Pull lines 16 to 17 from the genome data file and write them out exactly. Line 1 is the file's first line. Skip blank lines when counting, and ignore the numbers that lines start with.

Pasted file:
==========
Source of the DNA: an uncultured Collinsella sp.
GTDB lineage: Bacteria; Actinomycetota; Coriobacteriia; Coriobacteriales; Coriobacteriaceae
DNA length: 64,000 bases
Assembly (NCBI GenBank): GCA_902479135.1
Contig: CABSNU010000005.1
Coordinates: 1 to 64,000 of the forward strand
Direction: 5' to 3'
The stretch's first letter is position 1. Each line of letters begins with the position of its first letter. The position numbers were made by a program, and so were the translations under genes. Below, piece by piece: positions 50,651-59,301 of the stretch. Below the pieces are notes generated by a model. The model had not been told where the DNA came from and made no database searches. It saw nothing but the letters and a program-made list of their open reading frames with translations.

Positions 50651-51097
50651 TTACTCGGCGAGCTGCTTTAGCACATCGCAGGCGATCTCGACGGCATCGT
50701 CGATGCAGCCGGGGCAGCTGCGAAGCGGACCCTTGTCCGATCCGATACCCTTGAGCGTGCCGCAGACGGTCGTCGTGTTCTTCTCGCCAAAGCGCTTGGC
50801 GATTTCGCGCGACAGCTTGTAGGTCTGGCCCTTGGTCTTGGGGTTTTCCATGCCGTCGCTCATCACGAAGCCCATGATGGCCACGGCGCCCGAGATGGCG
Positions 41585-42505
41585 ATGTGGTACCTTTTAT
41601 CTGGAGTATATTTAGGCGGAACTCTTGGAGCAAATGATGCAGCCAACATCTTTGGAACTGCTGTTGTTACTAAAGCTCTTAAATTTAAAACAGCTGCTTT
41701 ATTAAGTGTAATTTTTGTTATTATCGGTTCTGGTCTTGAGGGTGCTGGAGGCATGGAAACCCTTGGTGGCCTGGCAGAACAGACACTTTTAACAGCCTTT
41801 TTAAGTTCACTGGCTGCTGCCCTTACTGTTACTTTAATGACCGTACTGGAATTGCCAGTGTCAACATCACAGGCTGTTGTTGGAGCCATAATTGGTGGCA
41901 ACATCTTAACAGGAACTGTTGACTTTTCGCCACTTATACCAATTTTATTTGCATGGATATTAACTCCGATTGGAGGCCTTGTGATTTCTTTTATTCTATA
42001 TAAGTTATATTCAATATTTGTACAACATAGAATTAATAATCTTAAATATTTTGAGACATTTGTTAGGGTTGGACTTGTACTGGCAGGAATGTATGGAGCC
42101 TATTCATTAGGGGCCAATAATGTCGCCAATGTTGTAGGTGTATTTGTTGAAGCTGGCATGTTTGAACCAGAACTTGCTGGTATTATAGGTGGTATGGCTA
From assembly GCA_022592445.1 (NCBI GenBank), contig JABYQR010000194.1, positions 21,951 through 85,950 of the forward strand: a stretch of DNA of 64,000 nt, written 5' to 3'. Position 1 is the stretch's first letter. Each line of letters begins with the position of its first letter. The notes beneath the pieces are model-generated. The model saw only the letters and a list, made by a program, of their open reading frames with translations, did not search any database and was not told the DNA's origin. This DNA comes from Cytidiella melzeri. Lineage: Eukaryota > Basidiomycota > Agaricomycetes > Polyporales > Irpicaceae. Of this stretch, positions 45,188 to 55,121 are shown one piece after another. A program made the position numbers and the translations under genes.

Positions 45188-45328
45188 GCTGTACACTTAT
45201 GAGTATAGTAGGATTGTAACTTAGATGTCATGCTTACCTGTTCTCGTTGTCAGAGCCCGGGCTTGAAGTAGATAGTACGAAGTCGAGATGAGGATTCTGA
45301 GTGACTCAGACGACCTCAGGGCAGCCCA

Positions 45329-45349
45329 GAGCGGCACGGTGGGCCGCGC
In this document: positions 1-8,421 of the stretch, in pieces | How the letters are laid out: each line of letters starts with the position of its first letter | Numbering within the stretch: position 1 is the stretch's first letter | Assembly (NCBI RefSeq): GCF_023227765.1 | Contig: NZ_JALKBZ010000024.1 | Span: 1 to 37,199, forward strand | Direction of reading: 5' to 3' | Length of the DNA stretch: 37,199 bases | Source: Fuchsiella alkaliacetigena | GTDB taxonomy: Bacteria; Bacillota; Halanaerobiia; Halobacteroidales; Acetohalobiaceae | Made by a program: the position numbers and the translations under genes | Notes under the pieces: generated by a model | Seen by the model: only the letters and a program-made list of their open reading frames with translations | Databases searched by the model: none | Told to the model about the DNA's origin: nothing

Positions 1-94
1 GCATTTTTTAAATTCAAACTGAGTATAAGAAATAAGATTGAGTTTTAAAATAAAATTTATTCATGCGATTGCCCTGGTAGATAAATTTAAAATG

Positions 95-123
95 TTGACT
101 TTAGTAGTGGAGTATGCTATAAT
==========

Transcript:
41701 ATTAAGTGTAATTTTTGTTATTATCGGTTCTGGTCTTGAGGGTGCTGGAGGCATGGAAACCCTTGGTGGCCTGGCAGAACAGACACTTTTAACAGCCTTT
41801 TTAAGTTCACTGGCTGCTGCCCTTACTGTTACTTTAATGACCGTACTGGAATTGCCAGTGTCAACATCACAGGCTGTTGTTGGAGCCATAATTGGTGGCA